Broadbottom school told to improve

A TAMESIDE school has been told it needs to improve by Ofsted inspectors.

And a report into Broadbottom Church of England Primary has found gaps in its curriculum and teacher training.

After visiting the Mottram Road school at the end of September, it has been placed in the bracket of ‘requires improvement.’

And a report concluded: “The curriculum plans for pupils’ learning lack detail about the specific knowledge that leaders want pupils to learn.

“Senior leaders have not checked the curriculum to make sure it is ambitious enough or that it sets out learning carefully enough.

Broadbottom Primary School

“In some subjects, the school’s curriculum does not match the ambition of the national curriculum.

“For example, in geography, pupils in Year 5 learn about the continents and oceans, despite this being set out in the national curriculum for pupils in key stage 1.

“Learning is not set out logically. It does not consistently build on the learning that came before. Consequently, pupils do not achieve as well as they should in some subjects.”

Broadbottom scored well in other areas but as well as ‘the quality of education,’ it was deemed as requiring improvement in ‘leadership and management.’

And the report, written by inspectors Craig Richardson and Moira Atkins, detailed the issues.

It adds: “A new scheme for teaching phonics is being introduced but this is not fully in place.

“Some staff have not received appropriate training so that they can deliver the new phonics programme.

“This hinders some pupils from reading fluently and accurately. At times, the books that pupils read do not match the sounds that they know.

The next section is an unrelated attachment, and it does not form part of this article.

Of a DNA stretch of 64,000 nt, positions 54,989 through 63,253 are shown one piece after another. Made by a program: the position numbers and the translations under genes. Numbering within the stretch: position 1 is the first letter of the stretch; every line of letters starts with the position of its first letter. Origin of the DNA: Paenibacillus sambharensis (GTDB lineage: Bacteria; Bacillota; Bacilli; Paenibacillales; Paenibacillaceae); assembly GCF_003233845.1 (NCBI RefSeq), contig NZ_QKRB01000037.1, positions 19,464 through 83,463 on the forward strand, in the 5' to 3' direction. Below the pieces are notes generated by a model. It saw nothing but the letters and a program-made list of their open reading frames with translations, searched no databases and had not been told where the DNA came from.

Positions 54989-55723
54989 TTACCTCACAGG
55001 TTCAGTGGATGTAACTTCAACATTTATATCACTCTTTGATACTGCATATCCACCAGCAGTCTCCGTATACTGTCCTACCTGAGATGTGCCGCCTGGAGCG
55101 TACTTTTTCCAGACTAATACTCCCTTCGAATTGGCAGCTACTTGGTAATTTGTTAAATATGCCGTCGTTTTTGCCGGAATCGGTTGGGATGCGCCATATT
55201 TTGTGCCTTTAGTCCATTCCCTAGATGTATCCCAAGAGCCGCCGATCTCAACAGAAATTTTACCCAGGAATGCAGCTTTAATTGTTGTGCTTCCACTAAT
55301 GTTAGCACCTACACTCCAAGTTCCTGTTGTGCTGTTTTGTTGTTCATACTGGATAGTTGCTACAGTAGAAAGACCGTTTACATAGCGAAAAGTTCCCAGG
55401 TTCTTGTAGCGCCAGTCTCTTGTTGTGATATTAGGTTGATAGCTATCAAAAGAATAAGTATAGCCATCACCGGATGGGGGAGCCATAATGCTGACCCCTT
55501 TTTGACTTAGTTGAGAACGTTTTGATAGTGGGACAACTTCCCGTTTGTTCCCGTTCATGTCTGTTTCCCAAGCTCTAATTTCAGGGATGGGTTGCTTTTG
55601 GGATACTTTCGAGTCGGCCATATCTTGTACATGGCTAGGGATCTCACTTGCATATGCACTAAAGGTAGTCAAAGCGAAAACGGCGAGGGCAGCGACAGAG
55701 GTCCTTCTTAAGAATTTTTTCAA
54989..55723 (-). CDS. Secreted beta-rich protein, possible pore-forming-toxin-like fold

“Some pupils who are falling behind are not being supported to catch up quickly enough.

“And some staff have not been given the necessary support to deliver the new phonics curriculum.

In addition, teachers do not match pupils’ reading books to the sounds that they know.

“This means that pupils do not make the progress that they should in reading.

“Leaders should ensure that staff are suitably equipped to teach the phonics programme. This is to ensure that pupils read fluently and those pupils who find reading difficult get the help they need to catch up. In some subjects, the curriculum is not set out clearly enough.

“Teachers are unsure of what to teach and when. This means that pupils do not remember the most important knowledge that they need to prepare them for future learning.

“Senior leaders should help subject leaders to plan their curriculums carefully so that it sets out clearly the most important learning at each stage.

“Leaders and governors have not checked that the curriculum is ambitious and well ordered. This means some subject content is not taught in a logical manner so that pupils can build on what has come before.

“Leaders must review the curriculum to ensure it is suitably ambitious and carefully ordered to enable pupils to do more and remember more.”

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